Working with floating point parameters in an integer worldWe live in an analog world (Do we really? I'll let you ponder that question on your own time!). But the most accurate means to correctly represent the continuous analog world in software is to use floating point values.
That's great if you have a budget that can support having an external floating point processor or your software processing time requirements are flexible enough that you can implement the floating point arithmetic in software. For the rest of us we have to shave off some of the precision of the floating point value and stuff it into a scaled fix point data type.
There are several ways for handling floating point parameters within fixed point processors. One method is to use define them as a macro with the scaling embedded into the definition.
#define AccelDueToGravity (((9.80665 * Scaler) +0.5))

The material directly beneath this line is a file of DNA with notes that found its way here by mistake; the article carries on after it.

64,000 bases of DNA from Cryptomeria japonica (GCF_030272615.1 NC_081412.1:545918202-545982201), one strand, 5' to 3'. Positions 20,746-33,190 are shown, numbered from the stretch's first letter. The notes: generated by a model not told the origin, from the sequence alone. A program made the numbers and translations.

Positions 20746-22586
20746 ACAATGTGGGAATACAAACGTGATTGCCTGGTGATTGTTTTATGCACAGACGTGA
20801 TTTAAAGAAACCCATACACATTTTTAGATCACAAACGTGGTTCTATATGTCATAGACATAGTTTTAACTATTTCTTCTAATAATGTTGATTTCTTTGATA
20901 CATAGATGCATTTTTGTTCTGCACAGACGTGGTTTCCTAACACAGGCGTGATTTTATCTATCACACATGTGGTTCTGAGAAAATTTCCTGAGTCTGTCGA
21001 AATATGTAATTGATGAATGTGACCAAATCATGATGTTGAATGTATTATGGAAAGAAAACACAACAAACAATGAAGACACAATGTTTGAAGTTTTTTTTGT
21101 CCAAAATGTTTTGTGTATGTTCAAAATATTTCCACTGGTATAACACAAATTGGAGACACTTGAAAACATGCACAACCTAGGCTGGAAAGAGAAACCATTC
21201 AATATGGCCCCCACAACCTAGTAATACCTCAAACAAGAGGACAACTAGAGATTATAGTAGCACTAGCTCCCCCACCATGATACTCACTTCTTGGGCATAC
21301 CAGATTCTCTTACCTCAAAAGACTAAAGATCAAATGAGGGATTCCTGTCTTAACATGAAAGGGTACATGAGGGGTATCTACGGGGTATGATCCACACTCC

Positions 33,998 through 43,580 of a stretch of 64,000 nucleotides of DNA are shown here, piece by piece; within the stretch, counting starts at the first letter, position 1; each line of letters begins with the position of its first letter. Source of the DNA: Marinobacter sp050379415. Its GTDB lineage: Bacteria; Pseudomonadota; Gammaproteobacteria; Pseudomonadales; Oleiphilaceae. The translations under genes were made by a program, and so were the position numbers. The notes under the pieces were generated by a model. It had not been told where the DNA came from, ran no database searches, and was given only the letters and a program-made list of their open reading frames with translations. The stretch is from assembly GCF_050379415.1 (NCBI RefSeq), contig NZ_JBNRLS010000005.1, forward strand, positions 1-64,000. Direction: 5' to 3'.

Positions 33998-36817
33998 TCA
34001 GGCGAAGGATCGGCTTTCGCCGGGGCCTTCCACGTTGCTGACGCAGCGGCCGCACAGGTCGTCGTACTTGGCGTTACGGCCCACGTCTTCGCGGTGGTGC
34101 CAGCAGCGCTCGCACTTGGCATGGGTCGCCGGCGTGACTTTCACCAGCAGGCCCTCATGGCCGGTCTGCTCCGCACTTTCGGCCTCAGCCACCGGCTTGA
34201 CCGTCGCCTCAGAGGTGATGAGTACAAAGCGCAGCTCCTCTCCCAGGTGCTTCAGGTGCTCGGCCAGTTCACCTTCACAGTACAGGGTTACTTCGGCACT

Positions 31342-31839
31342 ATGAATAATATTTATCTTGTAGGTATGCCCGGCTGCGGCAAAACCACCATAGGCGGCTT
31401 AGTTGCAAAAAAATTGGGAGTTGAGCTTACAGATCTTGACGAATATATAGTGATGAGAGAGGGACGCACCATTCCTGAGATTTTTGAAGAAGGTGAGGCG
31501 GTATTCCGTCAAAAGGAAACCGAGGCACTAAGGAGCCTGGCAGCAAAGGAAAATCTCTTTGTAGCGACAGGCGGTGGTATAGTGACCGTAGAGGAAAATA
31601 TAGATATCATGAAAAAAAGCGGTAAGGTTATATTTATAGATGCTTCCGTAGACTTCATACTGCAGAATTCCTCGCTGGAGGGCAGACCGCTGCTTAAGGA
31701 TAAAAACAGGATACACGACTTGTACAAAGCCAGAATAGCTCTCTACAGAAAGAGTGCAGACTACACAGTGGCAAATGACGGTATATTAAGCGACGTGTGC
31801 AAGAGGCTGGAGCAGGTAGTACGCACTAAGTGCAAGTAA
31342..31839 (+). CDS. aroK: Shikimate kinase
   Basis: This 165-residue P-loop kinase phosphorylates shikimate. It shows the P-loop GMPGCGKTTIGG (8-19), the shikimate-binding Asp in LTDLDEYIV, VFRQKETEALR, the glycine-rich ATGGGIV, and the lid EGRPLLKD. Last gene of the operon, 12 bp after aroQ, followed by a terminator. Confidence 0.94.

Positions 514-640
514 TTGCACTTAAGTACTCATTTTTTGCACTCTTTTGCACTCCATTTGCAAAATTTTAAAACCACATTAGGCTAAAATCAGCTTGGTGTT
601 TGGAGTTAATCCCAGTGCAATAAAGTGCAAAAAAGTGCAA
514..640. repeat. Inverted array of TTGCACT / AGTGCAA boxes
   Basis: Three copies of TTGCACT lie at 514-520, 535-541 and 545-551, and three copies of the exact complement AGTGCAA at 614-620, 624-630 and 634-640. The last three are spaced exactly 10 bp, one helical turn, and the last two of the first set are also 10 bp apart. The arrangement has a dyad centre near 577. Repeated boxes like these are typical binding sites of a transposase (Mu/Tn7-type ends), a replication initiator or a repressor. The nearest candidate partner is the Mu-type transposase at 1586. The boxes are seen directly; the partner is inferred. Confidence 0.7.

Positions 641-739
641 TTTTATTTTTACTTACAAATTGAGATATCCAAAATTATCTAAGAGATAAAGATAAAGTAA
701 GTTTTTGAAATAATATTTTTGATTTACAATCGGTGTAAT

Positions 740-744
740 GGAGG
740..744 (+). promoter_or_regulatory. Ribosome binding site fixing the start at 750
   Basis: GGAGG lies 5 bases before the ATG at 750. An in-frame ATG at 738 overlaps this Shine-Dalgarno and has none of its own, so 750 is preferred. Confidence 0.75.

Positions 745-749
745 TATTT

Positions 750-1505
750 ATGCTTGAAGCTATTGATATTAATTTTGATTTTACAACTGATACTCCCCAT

The value for Scaler is
typically a power of 2 since integer
processors like powers of 2 arithmetic. The addition of the 0.5 value
forces the truncation of the number to mimic a round up-down function.
Defining the parameter in this manner is fine if the parameter scalar
is the identical throughout the code.
One drawback is that in order to determine the scaling of AccelDueToGravity in the code you have to refer back to its definition. This can get very cumbersome if you have equations with several parameters all "integerized" with different scalers. It also presents a maintenance headache long term.
When working with a fixed point integer processor I have found the following definitions for implementing scalar and fixed point adjustment macros useful. These eliminate the need for using "magic numbers" in equations or for defining the numbers explicitly.
Additionally, you get the advantage that the expression is calculated in the highest numerical precision of the compiler (typically as float or double), scaled to the specified LSB, rounded to the nearest integer and finally then cast to "type".